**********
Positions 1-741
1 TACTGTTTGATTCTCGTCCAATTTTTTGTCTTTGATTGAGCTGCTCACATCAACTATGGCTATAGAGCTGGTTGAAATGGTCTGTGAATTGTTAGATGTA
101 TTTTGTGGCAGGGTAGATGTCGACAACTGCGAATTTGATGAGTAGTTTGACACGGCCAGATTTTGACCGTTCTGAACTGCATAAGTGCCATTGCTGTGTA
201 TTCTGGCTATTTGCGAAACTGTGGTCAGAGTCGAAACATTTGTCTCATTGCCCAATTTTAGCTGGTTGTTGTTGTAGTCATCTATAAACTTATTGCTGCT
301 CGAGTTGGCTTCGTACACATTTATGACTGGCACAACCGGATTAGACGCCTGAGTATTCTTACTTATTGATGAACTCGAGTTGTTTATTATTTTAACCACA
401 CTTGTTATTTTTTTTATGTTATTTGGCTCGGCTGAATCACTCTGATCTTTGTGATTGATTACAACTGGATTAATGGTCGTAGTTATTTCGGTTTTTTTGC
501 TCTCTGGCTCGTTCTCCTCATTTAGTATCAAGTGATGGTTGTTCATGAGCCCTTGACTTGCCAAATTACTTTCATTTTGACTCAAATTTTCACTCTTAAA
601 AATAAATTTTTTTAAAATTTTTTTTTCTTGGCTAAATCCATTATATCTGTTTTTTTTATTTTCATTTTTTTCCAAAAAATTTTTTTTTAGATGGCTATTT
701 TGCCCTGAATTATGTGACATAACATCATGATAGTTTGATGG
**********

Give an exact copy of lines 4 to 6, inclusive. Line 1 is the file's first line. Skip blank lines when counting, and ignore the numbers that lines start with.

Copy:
201 TTCTGGCTATTTGCGAAACTGTGGTCAGAGTCGAAACATTTGTCTCATTGCCCAATTTTAGCTGGTTGTTGTTGTAGTCATCTATAAACTTATTGCTGCT
301 CGAGTTGGCTTCGTACACATTTATGACTGGCACAACCGGATTAGACGCCTGAGTATTCTTACTTATTGATGAACTCGAGTTGTTTATTATTTTAACCACA
401 CTTGTTATTTTTTTTATGTTATTTGGCTCGGCTGAATCACTCTGATCTTTGTGATTGATTACAACTGGATTAATGGTCGTAGTTATTTCGGTTTTTTTGC